Danny downgraded to tropical storm as it approaches Leeward Islands

Story highlights

  • Danny downgraded from hurricane to tropical storm
  • TS Danny expected to move over Leeward Islands Sunday night into Monday

Atlanta (CNN)The fourth named storm of the Atlantic hurricane season is no longer a hurricane.

Tropical Storm Danny, downgraded as its wind speeds dropped, is now moving west at 15 mph (24 kph) with sustained winds of 50 mph (80 kph). As of 11 a.m. ET Sunday, it was 275 miles (442.5 kilometers) east of Guadeloupe in the Lesser Antilles. Strong winds extend some 60 miles (96.5 kilometers) from the center.
    The storm is expected to track through the Leeward Islands in the Caribbean over the next 24 hours, according to the National Hurricane Center. Rain from 2 to 4 inches could fall as the center moves over the islands Sunday night or early Monday. It is forecast to continue moving northwest over the next five days.
    Danny is not expected to intensify. Weather models show the storm weakening to a tropical depression or wave by day five. However forecasters warn that conditions can change quickly and say they will be monitoring closely.
    Tropical storm warnings are in effect for Antigua, Barbuda, Montserrat, St. Kitts, Nevis and Anguilla.
    A tropical storm watch it in effect for Puerto Rico, Vieques, the U.S. Virgin Islands, Saba and St. Eustatius, St. Maarten, and Culebra.
    Tropical storm watches have been discontinued in Guadeloupe, St. Barthelemy and St. Martin.
    According to the National Oceanic and Atmospheric Administration Climate Prediction Center, which has updated its 2015 Atlantic hurricane season outlook, there is a 90% chance of a below-normal hurricane season this year.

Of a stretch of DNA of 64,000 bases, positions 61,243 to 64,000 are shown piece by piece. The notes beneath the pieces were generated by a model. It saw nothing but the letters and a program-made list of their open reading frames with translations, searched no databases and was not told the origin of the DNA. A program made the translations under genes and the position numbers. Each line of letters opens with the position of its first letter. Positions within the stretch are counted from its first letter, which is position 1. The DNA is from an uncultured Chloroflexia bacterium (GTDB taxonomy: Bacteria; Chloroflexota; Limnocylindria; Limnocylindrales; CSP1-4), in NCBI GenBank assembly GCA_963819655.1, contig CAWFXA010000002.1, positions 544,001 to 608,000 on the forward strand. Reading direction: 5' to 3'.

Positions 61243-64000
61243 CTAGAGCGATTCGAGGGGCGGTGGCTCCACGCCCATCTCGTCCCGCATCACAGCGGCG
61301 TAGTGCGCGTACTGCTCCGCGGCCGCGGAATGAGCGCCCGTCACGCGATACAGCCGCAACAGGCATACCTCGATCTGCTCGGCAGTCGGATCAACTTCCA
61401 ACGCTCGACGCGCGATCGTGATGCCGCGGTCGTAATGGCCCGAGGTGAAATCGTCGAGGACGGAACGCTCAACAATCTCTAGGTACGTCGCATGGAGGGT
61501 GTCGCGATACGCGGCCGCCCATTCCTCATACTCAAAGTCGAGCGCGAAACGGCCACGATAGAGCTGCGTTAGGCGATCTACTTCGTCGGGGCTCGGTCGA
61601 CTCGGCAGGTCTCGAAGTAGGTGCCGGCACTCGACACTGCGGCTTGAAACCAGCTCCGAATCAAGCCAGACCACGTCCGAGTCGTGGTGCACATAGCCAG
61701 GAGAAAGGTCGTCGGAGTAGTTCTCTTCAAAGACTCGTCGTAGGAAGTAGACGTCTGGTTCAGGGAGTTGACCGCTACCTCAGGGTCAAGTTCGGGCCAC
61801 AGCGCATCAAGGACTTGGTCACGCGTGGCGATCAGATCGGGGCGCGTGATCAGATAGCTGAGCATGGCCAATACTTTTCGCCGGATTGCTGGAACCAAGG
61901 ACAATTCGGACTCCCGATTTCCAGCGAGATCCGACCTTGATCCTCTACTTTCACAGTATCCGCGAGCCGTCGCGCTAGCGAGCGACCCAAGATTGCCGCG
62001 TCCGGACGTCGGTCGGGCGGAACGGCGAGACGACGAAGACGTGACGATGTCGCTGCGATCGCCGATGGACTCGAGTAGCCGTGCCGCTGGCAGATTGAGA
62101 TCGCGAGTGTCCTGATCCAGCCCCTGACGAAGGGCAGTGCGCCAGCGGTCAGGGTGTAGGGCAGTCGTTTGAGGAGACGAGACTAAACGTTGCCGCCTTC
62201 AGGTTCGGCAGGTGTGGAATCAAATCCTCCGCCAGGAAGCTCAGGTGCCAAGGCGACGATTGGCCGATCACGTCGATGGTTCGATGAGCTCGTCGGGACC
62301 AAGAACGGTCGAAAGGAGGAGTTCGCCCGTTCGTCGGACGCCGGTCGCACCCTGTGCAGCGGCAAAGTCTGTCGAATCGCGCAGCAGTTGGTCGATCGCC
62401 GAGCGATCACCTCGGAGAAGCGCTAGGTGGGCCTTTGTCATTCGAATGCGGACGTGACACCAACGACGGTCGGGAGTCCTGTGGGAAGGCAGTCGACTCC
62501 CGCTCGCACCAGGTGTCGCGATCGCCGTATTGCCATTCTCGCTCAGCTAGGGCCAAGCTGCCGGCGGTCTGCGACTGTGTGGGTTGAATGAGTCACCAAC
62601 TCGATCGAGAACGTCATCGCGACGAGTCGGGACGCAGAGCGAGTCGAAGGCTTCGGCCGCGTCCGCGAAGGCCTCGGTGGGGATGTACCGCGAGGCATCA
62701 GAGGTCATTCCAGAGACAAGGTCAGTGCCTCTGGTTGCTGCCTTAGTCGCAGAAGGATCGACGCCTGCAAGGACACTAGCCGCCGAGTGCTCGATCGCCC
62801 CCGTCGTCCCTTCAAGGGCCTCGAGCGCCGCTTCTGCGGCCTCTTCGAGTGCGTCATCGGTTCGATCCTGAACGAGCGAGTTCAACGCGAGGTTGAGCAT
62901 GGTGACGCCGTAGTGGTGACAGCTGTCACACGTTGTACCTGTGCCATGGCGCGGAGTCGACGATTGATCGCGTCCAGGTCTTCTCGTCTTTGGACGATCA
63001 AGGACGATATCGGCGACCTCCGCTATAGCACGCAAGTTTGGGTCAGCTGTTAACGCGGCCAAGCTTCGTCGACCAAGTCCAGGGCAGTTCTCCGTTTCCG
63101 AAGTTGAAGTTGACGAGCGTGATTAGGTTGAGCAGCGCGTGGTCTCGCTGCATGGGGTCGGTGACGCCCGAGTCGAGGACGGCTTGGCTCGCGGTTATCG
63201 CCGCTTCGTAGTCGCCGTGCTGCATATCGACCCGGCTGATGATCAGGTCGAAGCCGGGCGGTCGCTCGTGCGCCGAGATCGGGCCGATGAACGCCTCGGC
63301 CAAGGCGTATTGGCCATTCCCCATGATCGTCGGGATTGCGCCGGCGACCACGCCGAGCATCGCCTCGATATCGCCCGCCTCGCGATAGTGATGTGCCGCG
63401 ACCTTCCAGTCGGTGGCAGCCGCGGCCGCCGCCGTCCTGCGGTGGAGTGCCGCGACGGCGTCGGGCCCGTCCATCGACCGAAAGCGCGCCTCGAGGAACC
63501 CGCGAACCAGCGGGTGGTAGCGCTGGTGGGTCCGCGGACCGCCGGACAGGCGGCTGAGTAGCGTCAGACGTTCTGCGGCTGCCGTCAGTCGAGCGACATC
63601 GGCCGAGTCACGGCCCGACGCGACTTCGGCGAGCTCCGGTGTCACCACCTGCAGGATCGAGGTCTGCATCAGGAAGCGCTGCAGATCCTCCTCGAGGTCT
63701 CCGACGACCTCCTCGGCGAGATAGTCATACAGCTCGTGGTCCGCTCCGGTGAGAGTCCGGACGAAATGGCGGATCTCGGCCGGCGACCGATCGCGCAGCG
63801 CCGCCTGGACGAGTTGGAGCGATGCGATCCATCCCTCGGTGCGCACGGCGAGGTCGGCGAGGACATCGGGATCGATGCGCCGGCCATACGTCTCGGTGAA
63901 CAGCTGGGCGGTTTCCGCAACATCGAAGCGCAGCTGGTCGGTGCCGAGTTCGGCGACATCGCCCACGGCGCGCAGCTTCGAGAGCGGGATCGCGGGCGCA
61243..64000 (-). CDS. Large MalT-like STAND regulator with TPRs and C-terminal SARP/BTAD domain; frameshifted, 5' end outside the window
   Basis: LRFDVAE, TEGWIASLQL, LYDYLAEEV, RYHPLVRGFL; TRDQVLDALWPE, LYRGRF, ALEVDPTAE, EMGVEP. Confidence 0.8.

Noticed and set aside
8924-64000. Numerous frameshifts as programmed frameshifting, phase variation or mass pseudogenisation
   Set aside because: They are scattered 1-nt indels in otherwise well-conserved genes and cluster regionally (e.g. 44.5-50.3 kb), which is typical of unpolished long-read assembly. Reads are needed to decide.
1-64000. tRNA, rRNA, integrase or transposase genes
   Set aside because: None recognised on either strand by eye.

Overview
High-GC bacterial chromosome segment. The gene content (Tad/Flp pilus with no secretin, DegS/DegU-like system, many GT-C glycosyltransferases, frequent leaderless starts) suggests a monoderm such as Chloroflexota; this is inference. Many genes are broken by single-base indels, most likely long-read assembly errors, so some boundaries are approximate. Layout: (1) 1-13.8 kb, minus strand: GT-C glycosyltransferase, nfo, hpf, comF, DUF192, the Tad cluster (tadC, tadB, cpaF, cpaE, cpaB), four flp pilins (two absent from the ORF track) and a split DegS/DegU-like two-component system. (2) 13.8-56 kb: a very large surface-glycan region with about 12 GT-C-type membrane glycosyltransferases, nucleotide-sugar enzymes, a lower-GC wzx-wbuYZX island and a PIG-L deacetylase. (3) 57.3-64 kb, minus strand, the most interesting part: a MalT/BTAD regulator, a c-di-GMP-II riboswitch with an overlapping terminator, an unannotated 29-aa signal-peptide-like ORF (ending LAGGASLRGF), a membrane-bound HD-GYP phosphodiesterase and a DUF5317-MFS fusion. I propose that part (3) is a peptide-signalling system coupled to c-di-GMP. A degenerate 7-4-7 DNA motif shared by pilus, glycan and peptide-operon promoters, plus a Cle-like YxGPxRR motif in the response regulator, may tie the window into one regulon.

Of the six to 10 named storms expected for the 2015 season, only one to four are likely to become hurricanes.
    There's an even smaller chance that one of these storms will transform into a major hurricane, defined by the National Hurricane Center as any storm that is Category 3 -- with sustained winds of 111-130 mph (96-113 kt or 178-209 kph) -- or higher.
    For almost a decade, the United States hasn't seen a hurricane greater than a Category 3, putting it in a nine-year major hurricane "drought."
    It has been the longest period to pass without a major hurricane hitting the United States since reliable record-keeping began in 1850, a 2015 NASA study said.
    Hurricane Arthur, a Category 2 storm, was the last hurricane to make landfall in the United States when it came ashore in July 2014 between Cape Lookout and Beaufort, North Carolina, according to the National Hurricane Center.